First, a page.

Crossroads Black History: Leonard Roy Harmon
2017 marks the centennial of the birth of Leonard Roy Harmon. He was born in Cuero on January 21, 1917.
“He grew up in Cuero,” said Wayne Adickes, Chairman of the Cuero Heritage Museum. “He attended Daule school which was the black school here in Cuero and [he grew up here for all] his formative years.”
Harmon an African American sailor. He served in World War II aboard the USS San Francisco.
On November 13,1942 during the Naval Battle of Guadalcanal, his ship was under heavy enemy fire.
“He basically saw the medical doctor on the ship get hit and he was laying on the deck and the attack was continuing and he went out to pull him to safety and in the process got killed,” said Adickes. “He laid down his life for his comrades.”
Harmon’s heroism didn’t go unnoticed. He was awarded the Navy Cross .
And a year later in 1943. Harmon would become the first African American to have a warship named after him the USS Harmon.
“It certainly did recognize that we have a hero irrespective of his color. He went out and rescued people of any race.”said Adickes.
A recognition that his mother, Mrs. Naunita Harmon Carroll witnessed in 1943 during the launching ceremony of the ship named after her son.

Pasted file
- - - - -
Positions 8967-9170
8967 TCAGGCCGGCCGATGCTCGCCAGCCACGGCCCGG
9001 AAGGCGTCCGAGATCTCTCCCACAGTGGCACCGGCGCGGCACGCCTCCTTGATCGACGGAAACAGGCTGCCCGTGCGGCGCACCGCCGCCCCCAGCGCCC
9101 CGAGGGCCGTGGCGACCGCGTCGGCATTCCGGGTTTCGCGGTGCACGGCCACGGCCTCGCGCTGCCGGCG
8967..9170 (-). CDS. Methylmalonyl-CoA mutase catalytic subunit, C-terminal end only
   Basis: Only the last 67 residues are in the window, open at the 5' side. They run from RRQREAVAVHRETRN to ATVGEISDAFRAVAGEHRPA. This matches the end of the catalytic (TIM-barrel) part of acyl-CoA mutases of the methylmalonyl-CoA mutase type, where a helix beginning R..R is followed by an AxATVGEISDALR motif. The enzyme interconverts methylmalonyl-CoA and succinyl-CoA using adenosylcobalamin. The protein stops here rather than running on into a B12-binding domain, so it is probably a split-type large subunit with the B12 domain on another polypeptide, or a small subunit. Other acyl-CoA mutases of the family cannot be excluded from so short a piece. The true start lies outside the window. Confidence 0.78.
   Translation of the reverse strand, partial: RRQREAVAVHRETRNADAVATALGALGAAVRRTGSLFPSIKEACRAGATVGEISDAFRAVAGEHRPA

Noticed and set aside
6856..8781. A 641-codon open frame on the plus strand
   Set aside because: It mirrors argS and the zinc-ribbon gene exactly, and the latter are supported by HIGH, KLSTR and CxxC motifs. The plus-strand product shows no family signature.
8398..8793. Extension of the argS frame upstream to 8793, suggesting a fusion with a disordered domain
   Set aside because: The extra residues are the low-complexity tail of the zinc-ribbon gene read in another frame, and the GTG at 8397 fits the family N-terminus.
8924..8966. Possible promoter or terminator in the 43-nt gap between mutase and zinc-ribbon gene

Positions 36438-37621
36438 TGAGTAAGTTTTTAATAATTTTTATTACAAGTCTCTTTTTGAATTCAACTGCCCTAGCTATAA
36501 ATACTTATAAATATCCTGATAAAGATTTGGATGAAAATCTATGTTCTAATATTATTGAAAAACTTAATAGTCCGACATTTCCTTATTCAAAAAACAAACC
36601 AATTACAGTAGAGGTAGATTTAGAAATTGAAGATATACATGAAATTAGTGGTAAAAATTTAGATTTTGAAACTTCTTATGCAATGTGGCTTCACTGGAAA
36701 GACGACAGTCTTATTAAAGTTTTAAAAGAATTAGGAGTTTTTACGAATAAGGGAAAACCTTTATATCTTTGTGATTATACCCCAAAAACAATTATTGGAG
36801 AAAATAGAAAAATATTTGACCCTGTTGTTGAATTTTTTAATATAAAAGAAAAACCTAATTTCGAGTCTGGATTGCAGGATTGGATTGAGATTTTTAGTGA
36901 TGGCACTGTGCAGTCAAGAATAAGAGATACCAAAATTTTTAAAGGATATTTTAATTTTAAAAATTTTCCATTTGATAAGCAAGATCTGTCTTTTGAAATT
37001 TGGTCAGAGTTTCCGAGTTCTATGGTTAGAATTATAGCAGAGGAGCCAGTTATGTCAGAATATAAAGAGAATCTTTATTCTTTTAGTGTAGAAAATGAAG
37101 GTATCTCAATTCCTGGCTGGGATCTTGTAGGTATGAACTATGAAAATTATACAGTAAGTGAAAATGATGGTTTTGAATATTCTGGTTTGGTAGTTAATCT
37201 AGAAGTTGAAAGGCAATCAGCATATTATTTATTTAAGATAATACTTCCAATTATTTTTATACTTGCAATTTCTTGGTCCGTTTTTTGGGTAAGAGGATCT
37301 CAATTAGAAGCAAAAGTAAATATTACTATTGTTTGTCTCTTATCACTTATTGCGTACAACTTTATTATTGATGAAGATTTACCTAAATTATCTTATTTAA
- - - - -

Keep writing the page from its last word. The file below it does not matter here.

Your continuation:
A fighting ship named for a fighting man. In more ways than one.
Harmon’s first battle wasn’t at sea. In fact, it was at the Navy Recruiting Station. The Navy initially rejected him because of a minor heart condition.
“He kept trying to get in and traveled to San Antonio where they got him in. There’s no doubt he wanted to serve our country,” said Adickes.
Harmon’s local honors include a road named after him in Cuero and a historical marker at Cuero Municipal Park. But the Cuero Heritage Museum says it wants to move the monument to a better location.
“Right now many people don’t know where the monument is and while it is in the center of city park, its just not easy to see. We want to make it more visible to the public.”
More visible so that Harmon’s story of service and sacrifice will never be forgotten.
The museum is also still collecting information on Harmon’s story and life. If you have any pictures, documents or know any of his relatives. Please contact the museum at 361-485-8090 or email firstname.lastname@example.org.